To see this, compare the millennial population share in each metro with the percentage of homes for sale that a typical millennial household can afford (from our most recent Middle Class Affordability report -- see note below on how we define affordability). In metros with higher millennial shares, homeownership tends to be less affordable for this group. For instance, in Austin, Honolulu, New York and San Diego, 20-34 year-olds account for at least 23.5 percent of the population, putting those metros in the top 10 for millennial share. But fewer than 30 percent of homes for sale in those markets are within reach of the typical millennial household. Some markets with a high millennial share are more affordable, including Oklahoma City and Baton Rouge, but they're the exception (see note).

Call it the "millennial mismatch." Millennials can afford markets where they don't live, but they can't afford many of the markets where they do live. Many millennials who hope to buy someday will be priced out of the market where they live now. They'll face a tough choice: Do they keep renting or move to a cheaper market?

Rents Gains Easing Slightly in Most Large Markets

Rents continued to climb. Nationwide, rents rose 6.1 percent year-over-year in November. Still, rent gains have cooled since August in 14 of the 25 largest rental markets, including the Northern California markets of San Francisco, Oakland and Sacramento. In November, Denver had the steepest increases in the country, though the typical two-bedroom unit there still rents for less than half of what it would cost in San Francisco or New York. But
if new apartment construction finally catches up with demand.
Rent Trends in the 25 Largest Rental Markets
# U.S. Metro Y-o-Y % change in rents, Nov 2014 Y-o-Y % change in rents, Aug 2014 Median rent for 2-bedroom, Nov 2014
1 Denver, CO 14.2% 12.7% 1550
2 San Francisco, CA 12.2% 13.4% 3600
3 Oakland, CA 11.9% 14.3% 2450
4 Baltimore, MD 9.3% 8.1% 1550
5 Phoenix, AZ 8.5% 8.1% 1050
6 New York, NY-NJ 8.3% 5.4% 3400
7 Sacramento, CA 8.2% 13.4% 1200
8 Portland, OR-WA 7.8% 3.5% 1300
9 Philadelphia, PA 7.5% 9.2% 1550
10 Tampa-St. Petersburg, FL 7.4% 5.5% 1150
11 Miami, FL 7.3% 9.0% 2300
12 Los Angeles, CA 7.3% 8.2% 2500
13 Seattle, WA 7.3% 8.5% 1750
14 Orange County, CA 7.3% 4.7% 2100
15 St. Louis, MO-IL 7.3% 6.3% 950
16 Las Vegas, NV 6.5% 5.4% 950
17 Chicago, IL 5.9% 7.2% 1700
18 Riverside-San Bernardino, CA 5.8% 6.1% 1550
19 Dallas, TX 5.7% 4.5% 1400
20 Atlanta, GA 5.6% 7.5% 1200
21 Houston, TX 4.2% 4.2% 1400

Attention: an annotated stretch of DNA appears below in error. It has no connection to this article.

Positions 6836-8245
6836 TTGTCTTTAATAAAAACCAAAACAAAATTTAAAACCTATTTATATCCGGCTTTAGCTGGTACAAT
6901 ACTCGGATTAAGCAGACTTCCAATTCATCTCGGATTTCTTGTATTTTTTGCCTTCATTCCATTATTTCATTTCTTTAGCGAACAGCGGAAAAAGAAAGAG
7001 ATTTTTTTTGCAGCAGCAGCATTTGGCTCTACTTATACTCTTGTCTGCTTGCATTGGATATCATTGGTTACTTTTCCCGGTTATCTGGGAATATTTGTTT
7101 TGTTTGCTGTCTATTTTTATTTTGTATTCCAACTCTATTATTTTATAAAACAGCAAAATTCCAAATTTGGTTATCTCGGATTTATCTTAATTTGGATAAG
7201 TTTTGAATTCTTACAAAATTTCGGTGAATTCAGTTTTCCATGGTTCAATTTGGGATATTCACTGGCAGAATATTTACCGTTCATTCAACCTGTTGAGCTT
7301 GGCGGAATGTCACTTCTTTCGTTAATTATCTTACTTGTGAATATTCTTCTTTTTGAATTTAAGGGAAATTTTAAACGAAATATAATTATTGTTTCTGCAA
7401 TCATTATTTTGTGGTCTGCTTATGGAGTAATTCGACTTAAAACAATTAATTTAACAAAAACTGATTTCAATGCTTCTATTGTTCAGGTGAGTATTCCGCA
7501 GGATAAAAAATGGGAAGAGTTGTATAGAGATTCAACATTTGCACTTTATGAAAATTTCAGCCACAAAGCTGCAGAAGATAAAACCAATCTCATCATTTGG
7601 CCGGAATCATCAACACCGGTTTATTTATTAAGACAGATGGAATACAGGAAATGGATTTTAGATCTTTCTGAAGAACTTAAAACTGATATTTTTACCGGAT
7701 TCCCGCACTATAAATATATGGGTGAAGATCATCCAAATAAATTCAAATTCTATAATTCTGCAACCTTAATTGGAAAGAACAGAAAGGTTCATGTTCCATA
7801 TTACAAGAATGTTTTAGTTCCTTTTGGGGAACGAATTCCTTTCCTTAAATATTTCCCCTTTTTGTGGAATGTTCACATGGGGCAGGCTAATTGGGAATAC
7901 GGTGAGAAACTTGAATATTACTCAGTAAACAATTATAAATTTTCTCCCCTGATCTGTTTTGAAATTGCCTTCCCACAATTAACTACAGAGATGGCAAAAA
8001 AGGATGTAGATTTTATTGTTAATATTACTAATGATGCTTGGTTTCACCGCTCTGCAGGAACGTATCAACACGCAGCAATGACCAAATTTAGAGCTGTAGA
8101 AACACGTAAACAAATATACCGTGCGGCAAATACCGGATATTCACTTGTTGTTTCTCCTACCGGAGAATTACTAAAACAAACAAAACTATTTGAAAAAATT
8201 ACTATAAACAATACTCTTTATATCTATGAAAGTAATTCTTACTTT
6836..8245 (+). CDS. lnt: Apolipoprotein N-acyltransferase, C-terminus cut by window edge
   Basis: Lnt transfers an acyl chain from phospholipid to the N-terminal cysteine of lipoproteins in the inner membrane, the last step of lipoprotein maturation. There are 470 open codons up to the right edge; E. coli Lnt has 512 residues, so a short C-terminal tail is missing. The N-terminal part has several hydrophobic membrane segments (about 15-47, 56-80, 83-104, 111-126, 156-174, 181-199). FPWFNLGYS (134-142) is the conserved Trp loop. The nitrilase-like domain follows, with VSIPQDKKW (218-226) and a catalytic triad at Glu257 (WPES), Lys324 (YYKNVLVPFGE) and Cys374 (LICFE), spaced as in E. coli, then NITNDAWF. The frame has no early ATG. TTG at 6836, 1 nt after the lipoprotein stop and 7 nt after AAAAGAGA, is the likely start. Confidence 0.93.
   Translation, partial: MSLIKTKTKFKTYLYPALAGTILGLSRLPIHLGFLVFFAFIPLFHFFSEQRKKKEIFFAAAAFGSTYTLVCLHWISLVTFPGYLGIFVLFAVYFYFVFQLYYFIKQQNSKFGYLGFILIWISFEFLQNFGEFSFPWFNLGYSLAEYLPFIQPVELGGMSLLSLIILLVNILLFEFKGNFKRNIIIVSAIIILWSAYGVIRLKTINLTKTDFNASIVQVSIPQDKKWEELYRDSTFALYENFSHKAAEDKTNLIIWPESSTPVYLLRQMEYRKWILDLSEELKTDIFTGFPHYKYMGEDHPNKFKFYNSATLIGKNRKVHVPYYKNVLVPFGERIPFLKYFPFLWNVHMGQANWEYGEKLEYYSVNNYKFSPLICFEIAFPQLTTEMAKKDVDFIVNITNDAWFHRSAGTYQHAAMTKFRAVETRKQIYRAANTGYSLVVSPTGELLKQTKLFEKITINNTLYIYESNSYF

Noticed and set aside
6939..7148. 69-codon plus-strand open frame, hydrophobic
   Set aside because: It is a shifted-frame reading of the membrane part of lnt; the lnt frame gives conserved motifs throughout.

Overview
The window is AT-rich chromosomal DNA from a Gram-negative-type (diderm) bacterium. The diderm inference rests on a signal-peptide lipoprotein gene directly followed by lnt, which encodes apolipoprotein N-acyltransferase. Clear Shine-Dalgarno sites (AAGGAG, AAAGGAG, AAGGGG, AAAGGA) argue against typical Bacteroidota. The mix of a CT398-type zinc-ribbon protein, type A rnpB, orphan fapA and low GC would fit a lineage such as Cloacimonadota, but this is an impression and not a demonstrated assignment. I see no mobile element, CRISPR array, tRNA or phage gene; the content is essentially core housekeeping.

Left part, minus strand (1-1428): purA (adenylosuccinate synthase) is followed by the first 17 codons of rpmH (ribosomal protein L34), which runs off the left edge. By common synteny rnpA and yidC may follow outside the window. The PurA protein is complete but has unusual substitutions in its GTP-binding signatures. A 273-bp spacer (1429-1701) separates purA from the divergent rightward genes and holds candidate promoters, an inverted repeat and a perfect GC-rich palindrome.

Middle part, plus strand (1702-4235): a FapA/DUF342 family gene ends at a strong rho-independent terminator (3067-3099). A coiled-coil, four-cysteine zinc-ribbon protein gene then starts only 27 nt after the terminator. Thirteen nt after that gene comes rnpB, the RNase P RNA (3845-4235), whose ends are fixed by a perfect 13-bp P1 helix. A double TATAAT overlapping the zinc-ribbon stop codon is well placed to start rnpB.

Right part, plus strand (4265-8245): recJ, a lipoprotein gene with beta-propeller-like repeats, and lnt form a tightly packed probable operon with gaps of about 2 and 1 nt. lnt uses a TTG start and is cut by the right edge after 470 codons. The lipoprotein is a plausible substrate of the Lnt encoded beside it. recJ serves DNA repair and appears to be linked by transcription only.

22 San Diego, CA 4.0% 6.5% 2000
23 Boston, MA 3.8% 4.5% 2300
24 Washington, DC-VA-MD-WV 3.4% 3.6% 2000
25 Minneapolis-St. Paul, MN-WI 1.8% 1.7% 1300
Note: among 100 largest metros. Population shares based on 2013 Census population estimates. To download the list of rent price changes for the largest metros: Excel or PDF
Data on share of metro population in each age group are from the Census's 2013 county population estimates. Because the Census reports county population estimates by age in 5-year buckets (20-24, 25-29, etc.), we defined the four age groups as 20-34 (millennials), 35-49 (Gen X), 50-69 (boomers) and 70+ (seniors).

The correlation for the data shown in the scatterplot between millennial share and homeownership affordability for millennials is -0.28 (-0.48 when weighted by metro number of households), which is statistically significant at the 5 percent level.

We measure affordability as the share of homes for sale on Trulia within reach of the typical millennial household. Our standard is whether the total monthly payment, including mortgage, insurance and property taxes, is less than 31 percent of the metro area's median income for households headed by millennials. The total monthly cost includes the mortgage payment assuming a 4.2 percent 30-year fixed rate mortgage with 20 percent down, property taxes based on average metro property tax rate and insurance. We chose 31 percent of income as the affordability cutoff to be consistent with government guidelines for affordability.

The Trulia Price Monitor and the Trulia Rent Monitor track asking home prices and rents on a monthly basis, adjusting for the changing composition of listed homes, including foreclosures provided by RealtyTrac. The Trulia Price Monitor also accounts for regular seasonal fluctuations in asking prices in order to reveal underlying price trends. The Monitors can detect price movements at least three months before the major sales-price indexes. Historical data are revised monthly. Thus, historical data presented in the current release are the best comparison with current data. Our FAQs provide the technical details.